Their talks have shown scant evidence of progress, but neither Pelosi nor Mnuchin seems to want to be the one to say it’s over. Pelosi continues to insist she wants a deal before the election that would include another round of $1,200 stimulus checks, among other things. But at the same time, her rhetoric has shifted in recent days to emphasize the possibility of a bigger and better relief bill passing in future, with retroactive benefits — a scenario that would seem possible only under a Biden administration.

Read the full story here.

—Washington Post

How rare is voter fraud in Washington? New study finds 0.0003%

As President Donald Trump continues to spread baseless accusations of widespread voter fraud connected to mail-in ballots, a new study of voting in Washington shows just how rare such fraud is.

The study, from political scientists at Stanford University, analyzed Washington elections from 2011 to 2018.

It found that out of about 4.5 million voters in Washington, 14 suspicious ballots may have come from voters who had died. That works out to a fraud rate of 0.0003%, at the most.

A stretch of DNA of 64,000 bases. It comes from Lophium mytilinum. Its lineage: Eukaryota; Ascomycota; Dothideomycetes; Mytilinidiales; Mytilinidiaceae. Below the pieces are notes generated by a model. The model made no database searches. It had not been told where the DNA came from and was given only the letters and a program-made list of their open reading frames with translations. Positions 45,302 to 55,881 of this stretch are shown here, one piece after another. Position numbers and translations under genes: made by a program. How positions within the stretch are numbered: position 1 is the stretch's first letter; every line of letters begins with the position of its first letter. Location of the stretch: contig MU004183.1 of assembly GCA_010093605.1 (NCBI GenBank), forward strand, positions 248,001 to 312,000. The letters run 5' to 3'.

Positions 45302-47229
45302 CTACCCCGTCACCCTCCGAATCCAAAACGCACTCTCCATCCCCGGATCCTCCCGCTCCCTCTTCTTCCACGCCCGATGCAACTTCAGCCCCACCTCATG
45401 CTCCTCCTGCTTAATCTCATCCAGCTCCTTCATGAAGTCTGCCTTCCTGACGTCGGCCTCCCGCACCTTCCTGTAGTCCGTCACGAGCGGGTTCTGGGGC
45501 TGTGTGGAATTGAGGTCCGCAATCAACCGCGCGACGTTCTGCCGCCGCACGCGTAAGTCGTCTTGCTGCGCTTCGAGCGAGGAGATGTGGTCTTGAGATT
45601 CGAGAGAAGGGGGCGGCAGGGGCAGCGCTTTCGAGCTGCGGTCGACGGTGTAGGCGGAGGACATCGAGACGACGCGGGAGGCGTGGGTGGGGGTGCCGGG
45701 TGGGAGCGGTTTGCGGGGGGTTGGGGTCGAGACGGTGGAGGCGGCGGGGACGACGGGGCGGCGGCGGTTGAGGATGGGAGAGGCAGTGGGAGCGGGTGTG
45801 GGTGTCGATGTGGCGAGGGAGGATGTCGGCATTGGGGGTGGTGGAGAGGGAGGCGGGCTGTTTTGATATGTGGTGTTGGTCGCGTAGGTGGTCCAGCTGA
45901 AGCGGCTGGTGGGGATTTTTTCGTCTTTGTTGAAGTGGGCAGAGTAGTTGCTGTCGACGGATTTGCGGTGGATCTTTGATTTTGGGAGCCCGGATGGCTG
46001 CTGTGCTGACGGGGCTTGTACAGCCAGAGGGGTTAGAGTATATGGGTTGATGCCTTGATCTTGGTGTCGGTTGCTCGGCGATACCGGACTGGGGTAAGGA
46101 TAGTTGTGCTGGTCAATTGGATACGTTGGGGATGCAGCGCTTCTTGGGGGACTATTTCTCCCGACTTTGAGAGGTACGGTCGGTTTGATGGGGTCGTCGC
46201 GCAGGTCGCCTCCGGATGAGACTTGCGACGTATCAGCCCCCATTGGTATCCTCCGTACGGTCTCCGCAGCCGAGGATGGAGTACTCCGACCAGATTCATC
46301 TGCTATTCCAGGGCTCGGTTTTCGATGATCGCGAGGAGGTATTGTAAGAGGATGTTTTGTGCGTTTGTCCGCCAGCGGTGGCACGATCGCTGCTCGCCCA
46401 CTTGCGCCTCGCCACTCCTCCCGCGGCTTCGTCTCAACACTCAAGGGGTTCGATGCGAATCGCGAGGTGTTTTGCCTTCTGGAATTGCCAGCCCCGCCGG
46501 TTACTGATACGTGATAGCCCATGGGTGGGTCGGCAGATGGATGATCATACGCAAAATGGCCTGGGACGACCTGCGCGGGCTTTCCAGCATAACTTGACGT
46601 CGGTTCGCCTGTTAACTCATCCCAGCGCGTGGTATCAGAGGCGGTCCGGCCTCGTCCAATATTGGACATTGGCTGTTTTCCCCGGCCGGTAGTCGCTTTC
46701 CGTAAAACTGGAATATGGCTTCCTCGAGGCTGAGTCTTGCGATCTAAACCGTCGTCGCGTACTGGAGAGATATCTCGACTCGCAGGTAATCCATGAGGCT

"Even these few cases may reflect two individuals with the same name and birth date, or clerical errors, rather than fraud," the authors wrote.

To do their study, the authors matched counted ballots from those seven years of elections with administrative death records. They caution that their study does not address other types of alleged fraud, such as ballot tampering. In 2018, a congressional race in North Carolina was overturned and conducted again after a Republican operative was found to have improperly collected and potentially tampered with ballots.

Still, Republicans have made unsupported claims that ballots sent to dead people could be improperly mailed back and counted as valid votes.